I was not sure where to put this question, so I put it here. Feel free to move it to another stack exchange site moderators.

Lets say I have a 10 gigs of pictures (or for that matter any type of data, please don't answer the question specifically relating to pictures). Let's pretend that I have the fastest computer in the world and all the time to use it on my hands.

What lossless compression algorithm should I use to compress these files as much as theoretically possible?

Also, if there is currently a program that will do this, please provide a link.

  • $\begingroup$ Well, is mostly belongs on TCS, but will be instantly closed there as not-research-level... It is answered, so I think it may stay. $\endgroup$ – user88 Jul 10 '11 at 15:57
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    $\begingroup$ Why has no one mentioned theoretical properties of information theory and entropy yet? That seems to be pretty apparently what the OP is asking about given the statement "Let's pretend that I have the fastest computer in the world and all the time to use it on my hands." $\endgroup$ – cardinal Jul 11 '11 at 2:21
  • $\begingroup$ @cardinal would you care to explain? It sounds very interesting. $\endgroup$ – SamB Jul 11 '11 at 2:34

The answer depends on the content of your images. As there is no free lunch in lossless compression you cannot create a lossless compression algorithm which generally performs good on all input images. I.e. if you tune your compression algorithm so that it performs good on certain kind of images then there are always images where it must perform badly, meaning that it increases the filesize compared to the uncompressed representation. So you should have an idea of the image content that you are going to process.

The next question would be if you can afford lossy compression or if you require lossless compression.

In case of typical digital photos JPEG 2000 is a good candidate, as it supports both, lossy and lossless compression and is tuned for photo content. For lossy compression there is also the very real possibility of advances in encoder technology, e.g. the recent alternative JPEG encoder Guetzli by Google, which makes better use of specifics in human visual perception to allocate more bits to features that make a difference in perception.

For images with big areas of the same color and sharp edges, as diagrams and graphs or stylized maps, PNG is a good match. PNG is a lossless file format, supports transparency and achieves good compression for b/w images.

Also wikipedia has a comparison of image file formats.

In the spirit of Kolmogorov complexity there might be images that can be compressed much further by finding an algorithm which generates the image but usually this applies only in special cases like fractals or simple raytraced CG images, not for typical digital photos.

Arbitrary (non-image) data

For general data Arithmetic coding is a good choice, as it can achieve nearly optimal compression (with respect to the occurance proportion of symbols in the data), when the alphabet for data representation suits the data. (E.g. a spectral representation of small chunks of typical music recordings is usually better suited for compression than a time series representation).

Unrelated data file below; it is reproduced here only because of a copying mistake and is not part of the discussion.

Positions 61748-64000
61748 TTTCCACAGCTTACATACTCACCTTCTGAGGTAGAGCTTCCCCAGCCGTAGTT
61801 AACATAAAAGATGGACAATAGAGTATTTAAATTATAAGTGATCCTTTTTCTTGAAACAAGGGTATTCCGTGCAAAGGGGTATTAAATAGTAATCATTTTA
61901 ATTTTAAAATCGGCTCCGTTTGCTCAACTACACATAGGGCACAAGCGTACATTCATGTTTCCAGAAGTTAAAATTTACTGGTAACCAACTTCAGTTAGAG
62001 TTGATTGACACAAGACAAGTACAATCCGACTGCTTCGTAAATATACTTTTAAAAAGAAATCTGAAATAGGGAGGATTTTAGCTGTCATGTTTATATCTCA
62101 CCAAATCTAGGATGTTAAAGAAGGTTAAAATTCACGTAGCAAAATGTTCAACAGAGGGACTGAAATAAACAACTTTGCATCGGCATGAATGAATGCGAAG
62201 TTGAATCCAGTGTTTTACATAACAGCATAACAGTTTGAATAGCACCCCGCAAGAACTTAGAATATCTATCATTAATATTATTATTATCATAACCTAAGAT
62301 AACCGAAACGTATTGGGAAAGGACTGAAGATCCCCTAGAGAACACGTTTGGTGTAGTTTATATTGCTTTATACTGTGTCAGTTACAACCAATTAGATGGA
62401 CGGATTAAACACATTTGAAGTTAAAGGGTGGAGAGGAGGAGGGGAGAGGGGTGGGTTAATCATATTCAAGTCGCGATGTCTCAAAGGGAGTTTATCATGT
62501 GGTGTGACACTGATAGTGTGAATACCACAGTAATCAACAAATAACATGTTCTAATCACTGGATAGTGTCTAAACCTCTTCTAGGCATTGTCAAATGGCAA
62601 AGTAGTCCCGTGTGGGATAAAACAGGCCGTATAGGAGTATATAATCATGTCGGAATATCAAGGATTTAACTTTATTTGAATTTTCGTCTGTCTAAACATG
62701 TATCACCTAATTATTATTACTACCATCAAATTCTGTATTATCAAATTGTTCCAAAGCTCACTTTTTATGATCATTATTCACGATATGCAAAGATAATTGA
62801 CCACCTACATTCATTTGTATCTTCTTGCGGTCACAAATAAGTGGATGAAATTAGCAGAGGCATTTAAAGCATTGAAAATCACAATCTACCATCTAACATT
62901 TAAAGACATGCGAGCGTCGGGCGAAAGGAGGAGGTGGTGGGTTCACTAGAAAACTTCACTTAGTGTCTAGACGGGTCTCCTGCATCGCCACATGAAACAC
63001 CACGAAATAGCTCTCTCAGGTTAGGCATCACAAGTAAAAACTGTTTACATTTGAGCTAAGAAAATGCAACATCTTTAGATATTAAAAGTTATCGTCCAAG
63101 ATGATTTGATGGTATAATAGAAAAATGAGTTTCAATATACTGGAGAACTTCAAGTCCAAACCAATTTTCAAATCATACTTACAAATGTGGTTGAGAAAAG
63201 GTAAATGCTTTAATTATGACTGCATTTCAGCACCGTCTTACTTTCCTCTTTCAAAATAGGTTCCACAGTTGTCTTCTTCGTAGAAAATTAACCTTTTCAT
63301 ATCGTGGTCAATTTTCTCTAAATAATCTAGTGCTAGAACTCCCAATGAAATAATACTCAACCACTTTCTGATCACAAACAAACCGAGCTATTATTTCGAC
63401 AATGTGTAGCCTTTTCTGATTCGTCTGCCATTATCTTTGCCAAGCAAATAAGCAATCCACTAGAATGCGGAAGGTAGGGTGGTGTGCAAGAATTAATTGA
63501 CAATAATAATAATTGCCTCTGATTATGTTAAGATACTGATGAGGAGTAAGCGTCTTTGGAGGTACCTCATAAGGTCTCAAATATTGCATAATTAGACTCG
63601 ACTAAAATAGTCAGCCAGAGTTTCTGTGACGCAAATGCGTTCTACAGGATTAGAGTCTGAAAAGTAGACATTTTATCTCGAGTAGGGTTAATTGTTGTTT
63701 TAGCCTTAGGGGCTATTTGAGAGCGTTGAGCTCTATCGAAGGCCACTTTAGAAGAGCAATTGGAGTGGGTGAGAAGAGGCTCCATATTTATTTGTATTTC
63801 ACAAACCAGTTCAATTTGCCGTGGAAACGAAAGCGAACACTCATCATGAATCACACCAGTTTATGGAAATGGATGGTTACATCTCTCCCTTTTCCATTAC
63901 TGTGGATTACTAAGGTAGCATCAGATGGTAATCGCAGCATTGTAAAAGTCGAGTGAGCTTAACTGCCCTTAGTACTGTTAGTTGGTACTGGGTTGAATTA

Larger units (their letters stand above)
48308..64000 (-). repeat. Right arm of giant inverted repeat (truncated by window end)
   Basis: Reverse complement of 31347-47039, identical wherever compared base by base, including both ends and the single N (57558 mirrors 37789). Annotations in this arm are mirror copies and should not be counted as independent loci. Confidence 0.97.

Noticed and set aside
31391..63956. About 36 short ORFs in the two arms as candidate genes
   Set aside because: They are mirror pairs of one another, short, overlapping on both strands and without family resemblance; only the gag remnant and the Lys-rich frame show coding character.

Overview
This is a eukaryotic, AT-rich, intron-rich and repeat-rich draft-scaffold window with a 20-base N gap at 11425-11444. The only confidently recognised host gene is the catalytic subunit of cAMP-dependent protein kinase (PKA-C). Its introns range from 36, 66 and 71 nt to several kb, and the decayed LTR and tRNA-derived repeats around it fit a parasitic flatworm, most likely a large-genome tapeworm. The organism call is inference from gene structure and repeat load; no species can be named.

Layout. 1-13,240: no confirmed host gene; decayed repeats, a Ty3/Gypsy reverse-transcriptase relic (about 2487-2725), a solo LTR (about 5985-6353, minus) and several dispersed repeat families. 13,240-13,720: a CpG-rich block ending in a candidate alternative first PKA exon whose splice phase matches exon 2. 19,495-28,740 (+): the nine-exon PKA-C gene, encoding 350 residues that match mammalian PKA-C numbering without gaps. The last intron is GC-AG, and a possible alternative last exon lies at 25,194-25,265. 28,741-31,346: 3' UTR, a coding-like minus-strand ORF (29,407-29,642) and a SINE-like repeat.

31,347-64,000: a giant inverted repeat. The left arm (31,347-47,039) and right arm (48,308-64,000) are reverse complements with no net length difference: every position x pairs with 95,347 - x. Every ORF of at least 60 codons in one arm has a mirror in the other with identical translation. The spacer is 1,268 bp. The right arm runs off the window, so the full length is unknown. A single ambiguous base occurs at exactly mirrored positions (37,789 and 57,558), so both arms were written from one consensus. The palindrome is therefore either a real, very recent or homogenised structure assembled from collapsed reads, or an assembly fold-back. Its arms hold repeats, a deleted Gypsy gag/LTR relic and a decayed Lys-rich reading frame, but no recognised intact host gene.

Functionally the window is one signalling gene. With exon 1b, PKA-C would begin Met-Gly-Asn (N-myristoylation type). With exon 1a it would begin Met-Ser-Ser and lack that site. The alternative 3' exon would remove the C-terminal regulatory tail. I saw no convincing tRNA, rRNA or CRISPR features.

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    $\begingroup$ And in particular, images use compression different from audio files, which is different from documents. The best compression comes from having the best knowledge of your set of files. $\endgroup$ – Erik P. Jul 10 '11 at 17:58
  • $\begingroup$ Although I appreciate your answer, if you read my post, I said "please don't answer the question specifically relating to pictures". Also, of my own fault, I didn't not make it clear that I am looking for lossless compression. $\endgroup$ – SamB Jul 11 '11 at 0:27
  • $\begingroup$ @Thies, Re "not for typical digital photos", since when was this ever proven? $\endgroup$ – Pacerier Apr 29 '17 at 8:47
  • $\begingroup$ @Pacerier I wanted to point out that there might be procedurally generated images, that in theory can be compressed a lot by just transmitting the program that generated the image. But this will almost never work for measured images like photos. Even for images that are known to be generated by a program (e.g. rendered), this is a hard inverse problem. For measured photos it's statistically highly unlikely to come up with a short program that generates the image. I wanted to make aware of the concept and possibility of Kolmogorov complexity and it's theoretical implications for compression. $\endgroup$ – Thies Heidecke May 2 '17 at 11:56

There's no optimal algorithm, but universal algorithmic induction comes close to optimality, in the sense that the difference in compressed file size between it and any other compression algorithm is bounded by a value that depends on the algorithm but not the data.

It's not computable, so that's a disadvantage.

The method is as follows: choose a programming language (really, a universal turing machine), and look at every possible program in order of length. Skip the programs that don't halt (this is why it's not computable). Choose the first program whose output is equal to your uncompressed file. Use it as a self-expanding archive.


I you dont care about the time it take to compress it`s really hard to do better then DLI for image compression https://sites.google.com/site/dlimagecomp/


The more you know about what you want to compress, the more assumptions you can make and, consequently, the better you can compress. Also you have to decide between lossy and lossless. That is the most important part.

  • $\begingroup$ I am interested in lossless compression. $\endgroup$ – SamB Jul 11 '11 at 0:29

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